Top critical review
12 of 17 people found this helpful
We All Have Our Bad Days...
on August 17, 2000
I am a hardcore Waters fan, but this is not my favorite film of his. I can't really think of anything I would want to change about it, however, other than maybe setting it in the 50's or 60's so Van Smith could have worked his costume magic. But even my least favorite Waters film beats most movies. If another director had filmed this, then based on the subject matter, I probably wouldn't have had any interest in seeing it. But hey, any movie containing the credits "Written and Directed by John Waters" (in this case, the credit is superimposed over an image of a pulverized fly who has just been swatted by the title character...he always picks the best shots for his credit, doesn't he?) I'm there, no matter what the premise is. Waters' films often center on 'troubled' but lovable female characters, and this one is no exception. Kathleen Turner does a great job portraying Beverly Sutphin, a June Cleaver-esque, devoted happy homemaker who doesn't even allow gum in her house, but has a short fuse and keeps a secret scrapbook (I wonder if it was from Waters personal collection) of clippings about serial killers. We don't know how long she's been killing, but the first half of the film follows a week in her life and the various neighbors and acquaintances she dispatches simply because they get on her nerves. Ever momentarily had an urge to kill someone when they stole a parking spot from you, badmouthed a member of your family, or committed an obvious fashion violation? Most women don't act on it, but Serial Mom sure does.
Again, only Waters could have pulled this movie and subject matter off. If you're a Waters devotee, then you are well aware that criminal behavior, trials, and serial killers are subjects near and dear to his heart-this is a man who is a self-confessed "trial groupie". With any other filmmaker, it could have been boring. Many probably would have been extremely offended by a movie about a lovable serial killer played for laughs (especially those who knew the victim of a violent crime) but the tone of the movie is so light and over-the-top that only people with no sense of humor could think it might condone murder. Who else but Waters could think of a victim being bludgeoned to death with a slab of pork chop (because she made the mistake of not rewinding a movie before she returns it to the video store) while watching a videotape of "Annie"? This is not the funniest Waters movie I've seen, but it has its moments. Among the funniest are the scenes where Beverly torments her neighbor Mink Stole with hilariously obscene phone calls to drive her over the edge. Also very amusing are scenes where Beverly's whitebread manner ("oh honey, the only "serial" I know anything about is Rice Krispies!") contrasts with the horrified stares of her family and neighbors.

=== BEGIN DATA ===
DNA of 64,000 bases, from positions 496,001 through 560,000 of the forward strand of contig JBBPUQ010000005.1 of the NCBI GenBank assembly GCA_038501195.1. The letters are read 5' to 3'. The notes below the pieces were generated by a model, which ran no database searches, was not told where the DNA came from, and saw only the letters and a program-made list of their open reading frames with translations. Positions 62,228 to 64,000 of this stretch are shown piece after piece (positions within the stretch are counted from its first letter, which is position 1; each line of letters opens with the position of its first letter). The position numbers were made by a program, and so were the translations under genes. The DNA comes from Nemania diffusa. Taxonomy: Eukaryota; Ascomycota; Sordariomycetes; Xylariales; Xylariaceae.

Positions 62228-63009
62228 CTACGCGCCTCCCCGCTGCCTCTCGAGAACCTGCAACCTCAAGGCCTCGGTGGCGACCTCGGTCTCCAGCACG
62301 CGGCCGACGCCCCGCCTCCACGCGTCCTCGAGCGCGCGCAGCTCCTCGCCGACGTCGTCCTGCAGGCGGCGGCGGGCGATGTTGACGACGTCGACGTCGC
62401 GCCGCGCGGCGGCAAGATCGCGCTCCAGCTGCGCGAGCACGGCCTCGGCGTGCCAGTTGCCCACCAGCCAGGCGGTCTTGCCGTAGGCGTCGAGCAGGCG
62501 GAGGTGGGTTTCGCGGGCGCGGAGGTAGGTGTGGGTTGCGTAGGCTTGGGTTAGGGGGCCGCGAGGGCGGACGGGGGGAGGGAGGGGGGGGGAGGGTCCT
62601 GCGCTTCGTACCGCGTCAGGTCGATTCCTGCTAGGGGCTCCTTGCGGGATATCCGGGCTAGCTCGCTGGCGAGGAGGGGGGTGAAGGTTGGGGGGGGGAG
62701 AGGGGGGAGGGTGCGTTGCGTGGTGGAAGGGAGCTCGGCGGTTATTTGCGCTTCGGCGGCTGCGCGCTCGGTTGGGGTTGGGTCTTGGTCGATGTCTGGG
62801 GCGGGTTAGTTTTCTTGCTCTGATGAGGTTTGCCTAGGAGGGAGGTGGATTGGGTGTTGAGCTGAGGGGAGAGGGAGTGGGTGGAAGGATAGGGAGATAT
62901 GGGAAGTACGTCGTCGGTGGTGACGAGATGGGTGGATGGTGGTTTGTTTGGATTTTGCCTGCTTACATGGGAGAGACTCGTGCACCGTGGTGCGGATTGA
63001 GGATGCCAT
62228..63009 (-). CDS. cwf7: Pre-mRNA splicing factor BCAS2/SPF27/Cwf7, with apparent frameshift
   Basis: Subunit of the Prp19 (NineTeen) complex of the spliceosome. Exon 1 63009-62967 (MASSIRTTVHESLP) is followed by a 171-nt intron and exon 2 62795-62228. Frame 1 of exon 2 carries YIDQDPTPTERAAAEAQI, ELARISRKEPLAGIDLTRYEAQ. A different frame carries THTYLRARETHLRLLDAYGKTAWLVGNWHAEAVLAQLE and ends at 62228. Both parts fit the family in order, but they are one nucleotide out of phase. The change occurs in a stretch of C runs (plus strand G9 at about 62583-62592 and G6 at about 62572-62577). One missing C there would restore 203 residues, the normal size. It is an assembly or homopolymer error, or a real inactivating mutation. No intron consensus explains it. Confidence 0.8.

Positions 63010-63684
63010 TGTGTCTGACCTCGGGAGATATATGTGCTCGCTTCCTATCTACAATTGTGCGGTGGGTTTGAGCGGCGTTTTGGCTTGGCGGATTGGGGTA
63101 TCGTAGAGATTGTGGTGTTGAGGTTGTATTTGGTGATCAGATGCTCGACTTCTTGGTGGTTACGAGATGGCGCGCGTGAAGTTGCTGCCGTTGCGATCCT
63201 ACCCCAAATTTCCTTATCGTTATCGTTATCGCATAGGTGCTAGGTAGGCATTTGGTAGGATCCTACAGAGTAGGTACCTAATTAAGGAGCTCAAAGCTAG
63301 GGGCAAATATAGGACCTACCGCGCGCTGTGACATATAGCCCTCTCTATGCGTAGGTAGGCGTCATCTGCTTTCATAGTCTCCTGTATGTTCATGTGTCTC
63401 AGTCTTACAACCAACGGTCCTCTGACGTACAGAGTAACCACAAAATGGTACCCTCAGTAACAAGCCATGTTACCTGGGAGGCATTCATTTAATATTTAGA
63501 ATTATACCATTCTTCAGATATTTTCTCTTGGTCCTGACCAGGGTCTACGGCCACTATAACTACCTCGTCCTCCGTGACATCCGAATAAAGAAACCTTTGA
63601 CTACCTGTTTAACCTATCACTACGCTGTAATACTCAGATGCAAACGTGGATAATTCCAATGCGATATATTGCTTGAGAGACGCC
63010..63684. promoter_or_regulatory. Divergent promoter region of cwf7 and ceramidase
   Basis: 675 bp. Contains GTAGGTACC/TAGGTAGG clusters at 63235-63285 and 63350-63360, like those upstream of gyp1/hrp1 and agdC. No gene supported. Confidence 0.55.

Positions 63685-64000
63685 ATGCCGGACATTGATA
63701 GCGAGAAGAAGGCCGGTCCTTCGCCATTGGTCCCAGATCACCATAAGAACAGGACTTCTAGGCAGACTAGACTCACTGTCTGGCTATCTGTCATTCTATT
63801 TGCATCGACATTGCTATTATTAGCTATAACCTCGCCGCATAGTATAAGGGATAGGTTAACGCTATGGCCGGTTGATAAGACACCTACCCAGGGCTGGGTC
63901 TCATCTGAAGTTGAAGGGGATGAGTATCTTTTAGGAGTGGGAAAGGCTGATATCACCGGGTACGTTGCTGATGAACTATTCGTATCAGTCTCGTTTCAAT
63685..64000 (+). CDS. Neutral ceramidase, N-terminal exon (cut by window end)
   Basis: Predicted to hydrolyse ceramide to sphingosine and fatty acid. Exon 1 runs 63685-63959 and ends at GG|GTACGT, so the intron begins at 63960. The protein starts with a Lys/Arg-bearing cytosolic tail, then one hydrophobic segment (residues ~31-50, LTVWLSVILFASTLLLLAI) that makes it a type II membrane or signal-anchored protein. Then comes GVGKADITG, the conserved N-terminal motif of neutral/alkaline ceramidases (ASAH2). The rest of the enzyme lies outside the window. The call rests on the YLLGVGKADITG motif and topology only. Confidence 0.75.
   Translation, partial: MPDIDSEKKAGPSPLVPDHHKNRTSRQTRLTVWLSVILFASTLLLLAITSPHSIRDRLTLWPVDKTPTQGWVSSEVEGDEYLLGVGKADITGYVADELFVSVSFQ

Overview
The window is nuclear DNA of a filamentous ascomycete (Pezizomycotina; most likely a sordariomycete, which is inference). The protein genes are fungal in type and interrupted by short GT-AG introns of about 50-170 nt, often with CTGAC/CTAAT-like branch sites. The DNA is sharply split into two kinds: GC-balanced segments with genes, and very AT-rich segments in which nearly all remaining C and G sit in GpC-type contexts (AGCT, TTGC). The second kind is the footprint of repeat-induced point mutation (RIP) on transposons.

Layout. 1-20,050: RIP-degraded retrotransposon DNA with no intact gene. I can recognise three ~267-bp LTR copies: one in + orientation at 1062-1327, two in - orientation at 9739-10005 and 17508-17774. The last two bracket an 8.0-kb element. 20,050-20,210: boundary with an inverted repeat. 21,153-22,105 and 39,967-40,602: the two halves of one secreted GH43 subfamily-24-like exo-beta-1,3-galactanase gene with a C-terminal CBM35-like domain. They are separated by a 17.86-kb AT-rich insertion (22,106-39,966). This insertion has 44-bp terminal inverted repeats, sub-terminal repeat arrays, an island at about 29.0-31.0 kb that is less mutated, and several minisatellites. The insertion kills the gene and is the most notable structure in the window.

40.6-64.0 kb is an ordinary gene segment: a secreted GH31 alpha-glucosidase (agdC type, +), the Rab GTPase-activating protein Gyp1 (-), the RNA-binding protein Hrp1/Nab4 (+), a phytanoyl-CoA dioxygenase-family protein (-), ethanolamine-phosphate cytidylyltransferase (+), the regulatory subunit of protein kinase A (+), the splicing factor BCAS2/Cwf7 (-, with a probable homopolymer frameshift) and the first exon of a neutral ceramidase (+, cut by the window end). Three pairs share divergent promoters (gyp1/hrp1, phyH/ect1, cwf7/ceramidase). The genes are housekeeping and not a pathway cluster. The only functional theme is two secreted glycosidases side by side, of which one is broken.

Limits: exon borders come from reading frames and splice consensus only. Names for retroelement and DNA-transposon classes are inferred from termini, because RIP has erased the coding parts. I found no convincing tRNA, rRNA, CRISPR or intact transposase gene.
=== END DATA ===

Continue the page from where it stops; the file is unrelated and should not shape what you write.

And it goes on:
I have to admit, I can't help but think how much more fun this movie would have been if Waters' favorite leading lady was still with us. After seeing Divine portray suburban mothers who are sweetnatured in general but can go ballistic when pushed too far, every once in a while I catch myself imagining what could have been...can't you just picture the look on Serial Mom's face as portrayed by Divine when Mink Stole makes the mistake of stealing a parking place from her in the supermarket lot?
Sadly, Divine is now making Heaven flashy instead of acting, but casting Kathleen Turner was also a stroke of genius. Turner is best in the moments when she goes from a harmless Donna Reed to Charles Manson within seconds when someone makes the mistake of annoying her- just watch her face. Waters fans should also watch for cameos /small roles by Alan Wendel, Traci Lords, Susan Lowe, Mary Vivian Pearce (I only recognized her from her distinctive voice) and though he doesn't appear in the credits, Waters manages to work in Don Knotts.
This is one of the few Waters films that I rent from time to time rather than own, but it's still lots of fun. I'll take one of Waters less memorable films over a teen slasher flick or anything starring Jean-Claude Van Damme any day of the week.